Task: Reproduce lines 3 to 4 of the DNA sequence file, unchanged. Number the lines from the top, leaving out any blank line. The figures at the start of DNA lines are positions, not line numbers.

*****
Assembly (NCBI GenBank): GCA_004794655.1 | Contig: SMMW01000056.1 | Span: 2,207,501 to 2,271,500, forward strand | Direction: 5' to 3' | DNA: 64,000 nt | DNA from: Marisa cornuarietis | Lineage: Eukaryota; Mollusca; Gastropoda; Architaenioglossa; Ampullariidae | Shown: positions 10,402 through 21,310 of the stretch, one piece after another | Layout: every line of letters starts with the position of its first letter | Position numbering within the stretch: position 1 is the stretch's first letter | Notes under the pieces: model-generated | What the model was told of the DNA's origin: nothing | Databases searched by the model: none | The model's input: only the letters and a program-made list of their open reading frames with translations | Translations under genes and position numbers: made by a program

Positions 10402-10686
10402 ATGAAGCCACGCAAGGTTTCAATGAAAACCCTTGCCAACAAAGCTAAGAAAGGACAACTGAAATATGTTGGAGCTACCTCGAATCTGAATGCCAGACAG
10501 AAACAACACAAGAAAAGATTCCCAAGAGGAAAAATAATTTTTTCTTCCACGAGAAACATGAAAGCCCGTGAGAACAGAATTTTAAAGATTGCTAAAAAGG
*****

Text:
10402 ATGAAGCCACGCAAGGTTTCAATGAAAACCCTTGCCAACAAAGCTAAGAAAGGACAACTGAAATATGTTGGAGCTACCTCGAATCTGAATGCCAGACAG
10501 AAACAACACAAGAAAAGATTCCCAAGAGGAAAAATAATTTTTTCTTCCACGAGAAACATGAAAGCCCGTGAGAACAGAATTTTAAAGATTGCTAAAAAGG